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How THOR RAGNAROK Fundamentally Changes the MCU’s Possibilities

Thor: Ragnarok, including all its fan-pleasing Jeff Goldblum moments, has the potential to fundamentally change the Marvel Cinematic Universe. There are some major narrative shifts that push the MCU to unexpected places, but the palpable shift has more to do with how the movie feels. A tonal shift toward lawless possibility flows through every frame of Thor: Ragnarok and now the rest of the MCU can share that potential for unhinged experimentalism.

Ragnarok represents the end to the third set of trilogies in the MCU, after the three films in the Iron Man and Captain America franchises. The Thor franchise has combined silly gags with positively Shakespearean overtones that engage with themes about betrayal, familial dynamics, and impossibly huge headgear. Sure, there was fun, but there were also lots of eye-rolling theatrics. The second Thor film was called Thor: The Dark World, for crying out loud, and is arguably the dreariest entry in the entire MCU canon.

But Ragnarok veers in a new direction, undercutting these patterns and tropes, creating an atmosphere of possibility in the episodic regimen of the MCU. The film is light, buoyant, colorful and downright hilarious. Its joyousness is infectious and largely the reason for its impressive critical and commercial response. No matter how serious a scene, it’s always carefully alleviated, which makes for better punchlines and a more pleasant viewing experience. None of the heart is gone, only the bluster. If an experiment in tone has produced the success of Ragnarok, what else could Marvel play with in their dense canon?

Most of this creative U-turn has been attributed to director Taika Waititi, an idiosyncratic filmmaker whose charming and sweet indie Hunt for the Wilderpeople secured him the job. (He also worked on the story for Disney’s animated hit Moana.) It seems that his sensibilities–encouraging actors to improvise, leaning into Jack Kirby’s retro-futuristic color schemes– largely play into why the movie feels so singular. It’s not just that Thor Ragnarok is different from other entries in the Thor series – it’s different from every other Marvel movie, period.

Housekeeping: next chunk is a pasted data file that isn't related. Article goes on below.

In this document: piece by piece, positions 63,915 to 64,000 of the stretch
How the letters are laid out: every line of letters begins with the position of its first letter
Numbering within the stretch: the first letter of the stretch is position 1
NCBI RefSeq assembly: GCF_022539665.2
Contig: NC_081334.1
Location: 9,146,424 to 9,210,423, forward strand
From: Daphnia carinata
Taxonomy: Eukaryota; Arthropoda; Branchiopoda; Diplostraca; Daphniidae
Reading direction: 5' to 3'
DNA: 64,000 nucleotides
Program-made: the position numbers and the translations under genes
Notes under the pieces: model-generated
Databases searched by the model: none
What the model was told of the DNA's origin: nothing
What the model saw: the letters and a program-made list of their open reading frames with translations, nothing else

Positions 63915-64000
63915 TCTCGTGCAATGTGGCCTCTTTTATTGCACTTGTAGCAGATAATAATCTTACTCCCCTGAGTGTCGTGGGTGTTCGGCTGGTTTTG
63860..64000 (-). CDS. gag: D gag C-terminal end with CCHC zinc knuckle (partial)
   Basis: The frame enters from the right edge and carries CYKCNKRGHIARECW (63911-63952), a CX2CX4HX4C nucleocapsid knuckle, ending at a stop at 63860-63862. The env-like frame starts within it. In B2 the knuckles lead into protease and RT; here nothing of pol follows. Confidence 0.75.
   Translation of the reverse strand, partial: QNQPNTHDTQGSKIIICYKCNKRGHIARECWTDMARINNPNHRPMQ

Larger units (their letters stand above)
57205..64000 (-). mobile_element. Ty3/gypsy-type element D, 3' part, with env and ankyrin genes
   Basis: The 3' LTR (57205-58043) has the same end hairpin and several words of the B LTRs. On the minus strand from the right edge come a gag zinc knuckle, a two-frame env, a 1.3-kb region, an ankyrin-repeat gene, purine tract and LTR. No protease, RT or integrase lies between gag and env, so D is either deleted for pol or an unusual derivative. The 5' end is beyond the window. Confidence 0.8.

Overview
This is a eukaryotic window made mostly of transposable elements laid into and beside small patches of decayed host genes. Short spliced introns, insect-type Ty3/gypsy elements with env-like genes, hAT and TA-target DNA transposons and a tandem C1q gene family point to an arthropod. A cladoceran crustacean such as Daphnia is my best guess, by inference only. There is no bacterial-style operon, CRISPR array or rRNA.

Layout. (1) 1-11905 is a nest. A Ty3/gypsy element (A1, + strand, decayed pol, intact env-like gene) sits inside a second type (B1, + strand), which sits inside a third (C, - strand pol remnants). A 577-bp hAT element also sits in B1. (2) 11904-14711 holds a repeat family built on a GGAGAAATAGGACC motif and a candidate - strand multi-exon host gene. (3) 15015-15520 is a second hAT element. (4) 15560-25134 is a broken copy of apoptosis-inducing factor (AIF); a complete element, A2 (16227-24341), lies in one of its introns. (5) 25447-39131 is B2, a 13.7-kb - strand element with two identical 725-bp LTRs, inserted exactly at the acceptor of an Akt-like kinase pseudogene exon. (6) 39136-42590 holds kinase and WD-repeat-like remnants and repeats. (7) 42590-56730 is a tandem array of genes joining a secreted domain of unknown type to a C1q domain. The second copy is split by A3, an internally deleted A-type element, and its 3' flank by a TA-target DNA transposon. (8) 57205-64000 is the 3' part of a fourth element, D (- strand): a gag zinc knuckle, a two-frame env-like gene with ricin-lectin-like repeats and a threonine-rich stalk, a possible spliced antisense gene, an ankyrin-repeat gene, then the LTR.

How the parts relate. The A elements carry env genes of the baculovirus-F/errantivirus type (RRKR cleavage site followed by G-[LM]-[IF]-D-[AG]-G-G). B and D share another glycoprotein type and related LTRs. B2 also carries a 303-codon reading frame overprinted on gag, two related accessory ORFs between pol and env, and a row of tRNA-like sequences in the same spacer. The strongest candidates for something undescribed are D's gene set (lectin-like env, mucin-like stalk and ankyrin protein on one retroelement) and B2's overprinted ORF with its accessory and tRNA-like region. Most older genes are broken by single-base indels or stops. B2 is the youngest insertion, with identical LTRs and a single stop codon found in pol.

Waititi’s story also augments his welcome changes to what the MCU can do. At the end of Ragnarok, Asgard is gone. Now, Thor no longer has to shuttle back and forth between earth and home: they are one in the same. While we will miss Thor’s Splash-like fish-out-of-water routine, but this development also means less halfhearted explanations as to why Thor isn’t around as much (“Oh he’s off in Asgard doing such-and-such”) and more engagement with the central conflicts of the MCU. Plus Thor’s developments as a character could inject an additional layer of complexity to future films.

Perhaps most significantly, by the end of the movie, Thor’s lost an eye. Barring whatever happened to War Machine following the events of Captain America: Civil War (we still don’t know!), this is the most major transformation of any hero in the MCU. It proves that its possible to harm Thor, maybe even kill him. Like soon. Like maybe before the two-part Avengers: Infinity War saga (and Hemsworth’s initial multi-film deal) is over in the summer of 2019.

Just as Ragnarok cultivated a vibrant new aesthetic in the MCU, the film’s narrative introduced an exciting level of uncertainty and volatility. Now that certain rules have been bent–not broken–where else can Marvel expand their rigid universe? While the third Guardians of the Galaxy chapter may not be an intense psychodrama, the precedent for creative deviation can only lead to better stories.

Image: Marvel Studios

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